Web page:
Boxing: Twist for Lewis as Tyson passed fit

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THE PROSPECT of a unified world heavyweight championship is still far away, despite events in London and Nevada. As American psychiatrists pronounced Mike Tyson fit to box, a potential obstacle appeared in the way of the proposed encounter between Lennox Lewis and Evander Holyfield.

Panos Eliades, the backer of Lewis, the World Boxing Council champion, insisted yesterday that Holyfield, holder of the World Boxing Association and International Boxing Federation titles, will complete the signing formalities by Friday. The promoter Don King, for his part, does not want to be held to a timetable, although yesterday he radiated confidence that the fight will take place.

"It's on, that's for sure," King said. "I've spoken to Evander and it's on, he's ready. I've spoken to cable network Home Box Office and it's on, they are ready. I don't deal with excuses, I deal with results. There are no potential stumbling blocks on my side. But there is still a point I have to sort out with Panos. If the fighters don't agree, they should be cut adrift in a lifeboat with just bread and water."

Eliades said: "The fight is not done until the boxers sign for it and we want to do that by Friday. The deal is between Don and myself and there can be no fight until the boxers have signed."

The Lewis camp is worried that if negotiations drag on, they could lose proposed dates in the United States on 5 or 12 December, leaving their champion without a bout for around seven months.

Despite King's talk of Wembley, the bout will almost certainly be staged in Las Vegas, where the casinos would pay huge site fees to host the event. However, South Africa has also shown an interest in staging Lewis- Holyfield. "I'll go where the wild goose goes," King said.

He is looking for sponsors for the contest, for which Holyfield is expected to earn $20m (pounds 12m) and Lewis $8m.

King added: "I'm going to put some nutmeg on the cake and see if we can make this a monster promotion."

There could be a few more of that proportion coming along now that psychiatrists have pronounced Tyson ready to return to the ring, even though they did recommend that he undergo psychotherapy.

Tyson told doctors he was depressed the second time he fought Holyfield in June last year because of personal and financial problems and was feeling betrayed by "people I would have died for".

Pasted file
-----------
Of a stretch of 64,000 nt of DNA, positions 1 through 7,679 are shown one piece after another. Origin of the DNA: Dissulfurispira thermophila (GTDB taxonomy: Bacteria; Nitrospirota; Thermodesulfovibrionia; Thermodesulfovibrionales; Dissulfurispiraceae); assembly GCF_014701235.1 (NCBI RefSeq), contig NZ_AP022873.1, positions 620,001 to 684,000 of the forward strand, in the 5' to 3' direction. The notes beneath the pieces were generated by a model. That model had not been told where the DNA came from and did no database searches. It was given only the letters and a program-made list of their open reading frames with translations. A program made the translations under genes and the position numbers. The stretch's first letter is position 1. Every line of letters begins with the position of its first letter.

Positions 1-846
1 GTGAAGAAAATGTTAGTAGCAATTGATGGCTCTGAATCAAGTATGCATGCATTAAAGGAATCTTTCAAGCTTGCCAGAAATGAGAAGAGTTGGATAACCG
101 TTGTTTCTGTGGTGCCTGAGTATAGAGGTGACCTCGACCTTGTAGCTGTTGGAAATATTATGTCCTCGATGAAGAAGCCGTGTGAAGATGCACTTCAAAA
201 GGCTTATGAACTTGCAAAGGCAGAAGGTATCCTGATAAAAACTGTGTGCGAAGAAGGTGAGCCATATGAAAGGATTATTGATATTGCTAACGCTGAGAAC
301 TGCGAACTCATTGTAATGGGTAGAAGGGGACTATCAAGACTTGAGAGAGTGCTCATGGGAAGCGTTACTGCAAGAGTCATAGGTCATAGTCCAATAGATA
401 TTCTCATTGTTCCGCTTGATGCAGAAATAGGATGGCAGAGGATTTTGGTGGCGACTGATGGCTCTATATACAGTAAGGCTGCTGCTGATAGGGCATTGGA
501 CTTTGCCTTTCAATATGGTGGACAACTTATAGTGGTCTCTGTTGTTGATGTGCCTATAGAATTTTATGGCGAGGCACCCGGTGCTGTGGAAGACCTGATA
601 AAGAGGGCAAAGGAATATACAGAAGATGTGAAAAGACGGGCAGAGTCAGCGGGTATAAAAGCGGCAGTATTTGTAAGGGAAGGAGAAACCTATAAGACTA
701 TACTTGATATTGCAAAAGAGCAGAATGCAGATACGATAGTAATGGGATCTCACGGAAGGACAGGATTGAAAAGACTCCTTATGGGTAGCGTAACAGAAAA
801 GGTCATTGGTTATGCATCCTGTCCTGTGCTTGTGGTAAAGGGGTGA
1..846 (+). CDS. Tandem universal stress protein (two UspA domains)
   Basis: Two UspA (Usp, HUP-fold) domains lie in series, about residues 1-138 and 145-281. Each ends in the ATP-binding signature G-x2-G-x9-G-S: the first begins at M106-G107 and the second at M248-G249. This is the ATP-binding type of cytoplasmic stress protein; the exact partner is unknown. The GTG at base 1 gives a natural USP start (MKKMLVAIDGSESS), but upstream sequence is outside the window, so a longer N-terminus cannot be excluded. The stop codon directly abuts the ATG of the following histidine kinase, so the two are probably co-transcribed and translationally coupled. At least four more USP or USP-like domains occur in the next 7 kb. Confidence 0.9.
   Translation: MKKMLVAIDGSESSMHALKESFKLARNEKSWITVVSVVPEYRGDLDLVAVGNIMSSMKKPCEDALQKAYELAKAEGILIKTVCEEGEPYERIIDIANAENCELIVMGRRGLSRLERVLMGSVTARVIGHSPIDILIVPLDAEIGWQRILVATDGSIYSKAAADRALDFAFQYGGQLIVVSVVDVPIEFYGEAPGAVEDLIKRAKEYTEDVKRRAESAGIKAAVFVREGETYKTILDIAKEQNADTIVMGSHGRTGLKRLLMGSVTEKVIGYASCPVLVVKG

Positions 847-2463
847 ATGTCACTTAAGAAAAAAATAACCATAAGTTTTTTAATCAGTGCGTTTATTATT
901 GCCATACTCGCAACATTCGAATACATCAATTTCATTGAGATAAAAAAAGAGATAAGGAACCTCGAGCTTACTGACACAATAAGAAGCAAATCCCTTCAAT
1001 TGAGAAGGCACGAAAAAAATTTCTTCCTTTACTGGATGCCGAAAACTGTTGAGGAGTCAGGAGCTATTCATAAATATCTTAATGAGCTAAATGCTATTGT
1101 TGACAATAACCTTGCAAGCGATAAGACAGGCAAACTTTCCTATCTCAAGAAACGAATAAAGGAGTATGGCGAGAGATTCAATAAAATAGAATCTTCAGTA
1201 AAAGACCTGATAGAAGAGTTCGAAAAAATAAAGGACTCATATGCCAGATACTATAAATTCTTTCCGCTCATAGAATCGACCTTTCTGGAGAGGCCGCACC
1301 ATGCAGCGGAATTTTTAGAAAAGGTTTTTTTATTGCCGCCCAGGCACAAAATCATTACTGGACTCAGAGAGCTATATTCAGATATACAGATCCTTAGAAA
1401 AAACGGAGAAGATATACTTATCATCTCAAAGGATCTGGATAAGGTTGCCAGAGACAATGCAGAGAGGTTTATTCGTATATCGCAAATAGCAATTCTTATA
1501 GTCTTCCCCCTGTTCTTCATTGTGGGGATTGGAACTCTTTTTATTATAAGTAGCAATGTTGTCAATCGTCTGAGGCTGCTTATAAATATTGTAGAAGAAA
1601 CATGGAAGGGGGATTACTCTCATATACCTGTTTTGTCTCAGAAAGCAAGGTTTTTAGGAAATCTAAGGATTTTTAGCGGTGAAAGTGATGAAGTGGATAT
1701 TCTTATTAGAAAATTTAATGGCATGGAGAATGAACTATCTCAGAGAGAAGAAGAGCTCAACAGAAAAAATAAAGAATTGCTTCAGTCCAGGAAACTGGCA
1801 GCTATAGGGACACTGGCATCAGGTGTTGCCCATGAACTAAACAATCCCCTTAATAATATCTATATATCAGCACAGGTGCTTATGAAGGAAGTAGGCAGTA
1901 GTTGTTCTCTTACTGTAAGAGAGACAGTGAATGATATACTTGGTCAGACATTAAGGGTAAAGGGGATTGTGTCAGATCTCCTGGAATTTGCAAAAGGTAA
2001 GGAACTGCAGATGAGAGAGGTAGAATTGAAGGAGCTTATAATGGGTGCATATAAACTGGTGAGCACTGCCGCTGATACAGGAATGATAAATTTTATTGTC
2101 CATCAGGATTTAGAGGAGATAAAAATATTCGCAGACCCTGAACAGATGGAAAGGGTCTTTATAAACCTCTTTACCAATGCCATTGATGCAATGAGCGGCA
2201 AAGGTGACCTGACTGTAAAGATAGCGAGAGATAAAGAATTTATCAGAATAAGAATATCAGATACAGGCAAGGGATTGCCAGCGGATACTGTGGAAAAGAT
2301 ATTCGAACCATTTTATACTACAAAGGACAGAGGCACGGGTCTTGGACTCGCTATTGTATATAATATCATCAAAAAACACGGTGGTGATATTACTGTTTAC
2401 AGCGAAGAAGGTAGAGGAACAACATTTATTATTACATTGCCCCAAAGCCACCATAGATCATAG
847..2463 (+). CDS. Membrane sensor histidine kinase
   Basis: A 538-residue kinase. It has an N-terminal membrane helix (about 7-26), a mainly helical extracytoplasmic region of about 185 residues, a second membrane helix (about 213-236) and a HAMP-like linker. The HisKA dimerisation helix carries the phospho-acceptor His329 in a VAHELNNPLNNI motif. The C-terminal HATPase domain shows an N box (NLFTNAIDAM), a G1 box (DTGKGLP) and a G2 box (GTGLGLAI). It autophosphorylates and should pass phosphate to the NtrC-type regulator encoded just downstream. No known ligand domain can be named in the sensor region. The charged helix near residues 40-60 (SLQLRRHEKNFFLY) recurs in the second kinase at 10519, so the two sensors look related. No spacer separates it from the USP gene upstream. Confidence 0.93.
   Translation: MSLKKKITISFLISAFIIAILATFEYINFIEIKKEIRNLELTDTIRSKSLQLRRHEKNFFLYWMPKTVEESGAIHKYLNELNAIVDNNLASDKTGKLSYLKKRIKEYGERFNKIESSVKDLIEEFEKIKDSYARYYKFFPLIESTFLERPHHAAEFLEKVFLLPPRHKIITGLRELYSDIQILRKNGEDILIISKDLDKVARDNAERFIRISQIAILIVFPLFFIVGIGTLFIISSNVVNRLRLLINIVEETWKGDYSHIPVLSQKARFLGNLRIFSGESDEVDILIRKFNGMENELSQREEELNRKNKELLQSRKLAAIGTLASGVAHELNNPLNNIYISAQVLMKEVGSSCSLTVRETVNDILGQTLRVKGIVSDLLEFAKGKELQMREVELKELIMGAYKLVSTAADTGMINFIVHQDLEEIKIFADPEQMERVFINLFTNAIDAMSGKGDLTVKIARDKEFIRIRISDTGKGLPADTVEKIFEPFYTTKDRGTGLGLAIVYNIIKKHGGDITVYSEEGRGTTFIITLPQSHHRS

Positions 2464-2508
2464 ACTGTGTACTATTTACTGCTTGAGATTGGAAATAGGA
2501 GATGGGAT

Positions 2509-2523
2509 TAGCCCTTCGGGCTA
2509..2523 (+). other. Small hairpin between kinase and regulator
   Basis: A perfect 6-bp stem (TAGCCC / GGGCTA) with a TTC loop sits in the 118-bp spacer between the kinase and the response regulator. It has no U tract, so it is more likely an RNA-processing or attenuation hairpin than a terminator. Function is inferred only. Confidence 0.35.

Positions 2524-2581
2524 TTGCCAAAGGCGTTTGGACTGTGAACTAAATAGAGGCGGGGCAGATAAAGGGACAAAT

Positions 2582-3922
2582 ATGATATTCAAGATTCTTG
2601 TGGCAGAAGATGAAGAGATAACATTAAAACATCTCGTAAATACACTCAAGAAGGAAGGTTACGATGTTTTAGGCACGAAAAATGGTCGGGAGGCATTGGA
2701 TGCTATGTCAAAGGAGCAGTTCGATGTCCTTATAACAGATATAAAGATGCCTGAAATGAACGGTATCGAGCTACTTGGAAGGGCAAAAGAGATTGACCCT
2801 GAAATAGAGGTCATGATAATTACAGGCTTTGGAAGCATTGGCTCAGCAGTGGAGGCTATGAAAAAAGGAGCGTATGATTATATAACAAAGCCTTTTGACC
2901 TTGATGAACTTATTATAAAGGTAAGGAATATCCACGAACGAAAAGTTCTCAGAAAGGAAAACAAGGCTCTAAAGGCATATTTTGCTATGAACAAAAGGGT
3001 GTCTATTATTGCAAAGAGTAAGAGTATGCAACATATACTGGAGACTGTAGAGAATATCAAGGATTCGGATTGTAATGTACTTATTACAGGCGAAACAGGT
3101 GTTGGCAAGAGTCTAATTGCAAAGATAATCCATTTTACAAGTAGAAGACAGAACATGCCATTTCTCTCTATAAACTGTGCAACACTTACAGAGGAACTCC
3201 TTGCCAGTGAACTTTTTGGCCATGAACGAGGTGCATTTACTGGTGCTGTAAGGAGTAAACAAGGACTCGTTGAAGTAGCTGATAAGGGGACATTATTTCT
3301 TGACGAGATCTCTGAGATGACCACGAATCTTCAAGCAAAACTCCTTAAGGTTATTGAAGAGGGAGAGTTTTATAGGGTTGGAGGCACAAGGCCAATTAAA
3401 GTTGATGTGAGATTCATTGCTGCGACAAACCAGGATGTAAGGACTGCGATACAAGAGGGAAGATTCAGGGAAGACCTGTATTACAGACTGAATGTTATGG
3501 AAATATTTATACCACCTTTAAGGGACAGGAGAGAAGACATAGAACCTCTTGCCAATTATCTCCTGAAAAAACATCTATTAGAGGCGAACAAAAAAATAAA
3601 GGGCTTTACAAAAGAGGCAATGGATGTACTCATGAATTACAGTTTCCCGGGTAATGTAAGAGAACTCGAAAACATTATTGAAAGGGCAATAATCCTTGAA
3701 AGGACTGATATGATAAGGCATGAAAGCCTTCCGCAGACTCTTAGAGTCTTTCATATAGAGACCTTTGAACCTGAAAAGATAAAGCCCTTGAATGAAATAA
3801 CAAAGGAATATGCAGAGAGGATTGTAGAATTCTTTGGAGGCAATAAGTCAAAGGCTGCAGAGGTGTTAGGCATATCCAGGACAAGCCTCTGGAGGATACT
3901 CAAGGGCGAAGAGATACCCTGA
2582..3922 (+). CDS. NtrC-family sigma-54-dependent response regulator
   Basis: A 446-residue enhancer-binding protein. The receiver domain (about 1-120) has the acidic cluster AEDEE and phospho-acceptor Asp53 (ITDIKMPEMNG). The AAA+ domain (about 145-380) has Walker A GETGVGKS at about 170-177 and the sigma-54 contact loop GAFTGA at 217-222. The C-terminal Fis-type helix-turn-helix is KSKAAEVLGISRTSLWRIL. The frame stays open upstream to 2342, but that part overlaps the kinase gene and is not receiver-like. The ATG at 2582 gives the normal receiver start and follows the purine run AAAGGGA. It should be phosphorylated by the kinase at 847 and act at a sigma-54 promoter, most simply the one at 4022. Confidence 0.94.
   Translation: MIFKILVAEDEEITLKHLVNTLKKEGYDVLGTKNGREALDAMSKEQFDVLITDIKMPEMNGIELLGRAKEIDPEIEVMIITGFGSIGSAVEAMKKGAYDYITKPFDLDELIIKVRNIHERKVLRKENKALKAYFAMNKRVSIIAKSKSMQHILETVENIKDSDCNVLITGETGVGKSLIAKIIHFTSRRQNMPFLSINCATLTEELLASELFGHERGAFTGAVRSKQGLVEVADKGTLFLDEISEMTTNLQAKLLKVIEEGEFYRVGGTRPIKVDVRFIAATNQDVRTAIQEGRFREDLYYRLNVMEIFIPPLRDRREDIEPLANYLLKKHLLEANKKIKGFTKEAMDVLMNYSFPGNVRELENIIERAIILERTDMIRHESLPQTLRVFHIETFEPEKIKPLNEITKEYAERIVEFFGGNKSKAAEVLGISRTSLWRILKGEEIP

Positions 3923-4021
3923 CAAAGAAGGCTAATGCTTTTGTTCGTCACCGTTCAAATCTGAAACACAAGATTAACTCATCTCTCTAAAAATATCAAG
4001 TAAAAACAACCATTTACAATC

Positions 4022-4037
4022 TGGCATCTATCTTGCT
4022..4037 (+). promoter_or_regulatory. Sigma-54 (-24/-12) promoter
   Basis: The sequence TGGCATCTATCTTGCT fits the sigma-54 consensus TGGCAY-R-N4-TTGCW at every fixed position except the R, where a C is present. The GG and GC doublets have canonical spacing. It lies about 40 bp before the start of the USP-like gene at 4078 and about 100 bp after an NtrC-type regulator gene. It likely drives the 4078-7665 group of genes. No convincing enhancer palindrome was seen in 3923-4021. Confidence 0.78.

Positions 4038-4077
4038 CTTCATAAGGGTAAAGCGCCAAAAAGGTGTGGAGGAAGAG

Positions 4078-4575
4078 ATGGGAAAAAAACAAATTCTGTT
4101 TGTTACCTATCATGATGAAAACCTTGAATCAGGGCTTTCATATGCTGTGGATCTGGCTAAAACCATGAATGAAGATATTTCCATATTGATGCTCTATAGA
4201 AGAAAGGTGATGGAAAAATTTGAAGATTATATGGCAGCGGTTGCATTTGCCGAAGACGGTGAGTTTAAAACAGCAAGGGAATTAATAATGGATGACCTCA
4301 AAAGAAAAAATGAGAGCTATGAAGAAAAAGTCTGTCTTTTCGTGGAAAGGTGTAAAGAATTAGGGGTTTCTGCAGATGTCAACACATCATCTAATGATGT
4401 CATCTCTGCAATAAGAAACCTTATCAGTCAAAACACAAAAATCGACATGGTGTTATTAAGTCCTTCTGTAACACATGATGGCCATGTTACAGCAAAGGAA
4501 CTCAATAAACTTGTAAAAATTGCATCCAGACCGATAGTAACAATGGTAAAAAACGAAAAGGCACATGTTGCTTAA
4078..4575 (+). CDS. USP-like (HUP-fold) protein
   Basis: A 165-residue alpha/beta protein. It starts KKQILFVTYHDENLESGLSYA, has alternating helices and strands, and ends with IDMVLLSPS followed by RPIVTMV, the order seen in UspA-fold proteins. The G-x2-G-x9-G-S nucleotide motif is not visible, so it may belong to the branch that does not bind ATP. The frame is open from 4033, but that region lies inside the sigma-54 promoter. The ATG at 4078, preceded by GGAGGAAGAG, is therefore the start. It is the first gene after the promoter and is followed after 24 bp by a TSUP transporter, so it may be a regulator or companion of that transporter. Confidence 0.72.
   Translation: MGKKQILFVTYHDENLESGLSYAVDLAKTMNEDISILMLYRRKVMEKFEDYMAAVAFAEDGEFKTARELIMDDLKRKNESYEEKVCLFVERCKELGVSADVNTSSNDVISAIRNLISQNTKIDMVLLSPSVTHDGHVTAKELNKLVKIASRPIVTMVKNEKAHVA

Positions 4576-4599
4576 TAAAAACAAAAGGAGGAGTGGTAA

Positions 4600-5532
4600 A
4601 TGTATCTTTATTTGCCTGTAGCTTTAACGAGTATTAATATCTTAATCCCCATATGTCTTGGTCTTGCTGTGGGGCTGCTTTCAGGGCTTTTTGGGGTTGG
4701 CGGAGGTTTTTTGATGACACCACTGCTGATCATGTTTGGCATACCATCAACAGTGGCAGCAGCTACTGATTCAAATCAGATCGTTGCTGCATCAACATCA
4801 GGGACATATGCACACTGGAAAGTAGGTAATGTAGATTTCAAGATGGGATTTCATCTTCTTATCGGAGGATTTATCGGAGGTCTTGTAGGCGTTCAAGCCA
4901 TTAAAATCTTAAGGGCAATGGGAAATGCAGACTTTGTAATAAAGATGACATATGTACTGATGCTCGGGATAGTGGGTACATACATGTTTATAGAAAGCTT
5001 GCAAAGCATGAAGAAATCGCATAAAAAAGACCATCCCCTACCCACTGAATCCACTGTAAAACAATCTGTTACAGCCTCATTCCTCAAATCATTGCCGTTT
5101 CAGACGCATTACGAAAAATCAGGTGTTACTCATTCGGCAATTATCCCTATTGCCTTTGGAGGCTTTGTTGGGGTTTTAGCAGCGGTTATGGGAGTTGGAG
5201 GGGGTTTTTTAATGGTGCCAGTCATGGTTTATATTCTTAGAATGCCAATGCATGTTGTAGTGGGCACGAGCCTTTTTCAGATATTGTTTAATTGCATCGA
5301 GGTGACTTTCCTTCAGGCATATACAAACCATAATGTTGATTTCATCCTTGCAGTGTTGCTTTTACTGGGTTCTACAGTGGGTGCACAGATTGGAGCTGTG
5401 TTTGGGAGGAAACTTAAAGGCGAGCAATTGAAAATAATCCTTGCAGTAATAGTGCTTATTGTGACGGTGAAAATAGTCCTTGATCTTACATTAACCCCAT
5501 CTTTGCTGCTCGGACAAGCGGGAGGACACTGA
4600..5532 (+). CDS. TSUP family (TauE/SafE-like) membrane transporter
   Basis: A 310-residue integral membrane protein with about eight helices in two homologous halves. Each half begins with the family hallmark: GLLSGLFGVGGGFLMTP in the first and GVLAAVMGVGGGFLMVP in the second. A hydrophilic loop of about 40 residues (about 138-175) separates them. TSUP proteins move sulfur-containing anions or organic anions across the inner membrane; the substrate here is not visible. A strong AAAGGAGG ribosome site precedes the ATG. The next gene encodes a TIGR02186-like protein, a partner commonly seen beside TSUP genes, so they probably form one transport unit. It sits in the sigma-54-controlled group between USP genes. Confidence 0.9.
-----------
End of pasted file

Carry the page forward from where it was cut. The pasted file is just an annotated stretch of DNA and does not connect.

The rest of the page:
The report portrays him as lacking in self-esteem and depressed to the point that he has been taking anti-depressant drugs since the Holyfield fight.

The report was ordered by the Nevada Athletic Commission as a requirement for Tyson in his attempt to regain his licence, which was revoked after he bit Holyfield's ears in their world title bout. "I have no self-esteem, but the biggest ego in the world," Tyson told the psychiatrists.

The report says Tyson felt embarrassed and humiliated by having to undergo five days of psychological testing in Boston last month, and was worried people would think he was "psycho".

It also says he has problems dealing with celebrity status. "I don't want superstardom," Tyson said. But it says Tyson is deeply remorseful for biting Holyfield and is highly motivated not to repeat any such behaviour in the ring. "We believe that the risk of such a re-offence is low," the report said.

"It is the opinion of the evaluation team that Mr Tyson is mentally fit to return to boxing, to comply with the rules and regulations, and to do so without repetition of 28 June 1997," the report said. "While we take note of the impulsivity, emotional problems and cognitive problems outlined above, it is our opinion that none of these, alone or in combination, render Mr Tyson mentally unfit in this regard."

A team of six doctors who examined Tyson last month at Massachusetts General Hospital wrote the report, ordered by the commission to evaluate Tyson's application to box again. The commission will meet on Monday to determine whether to relicense him. If rejected, Tyson will have to wait another year for a return to the ring.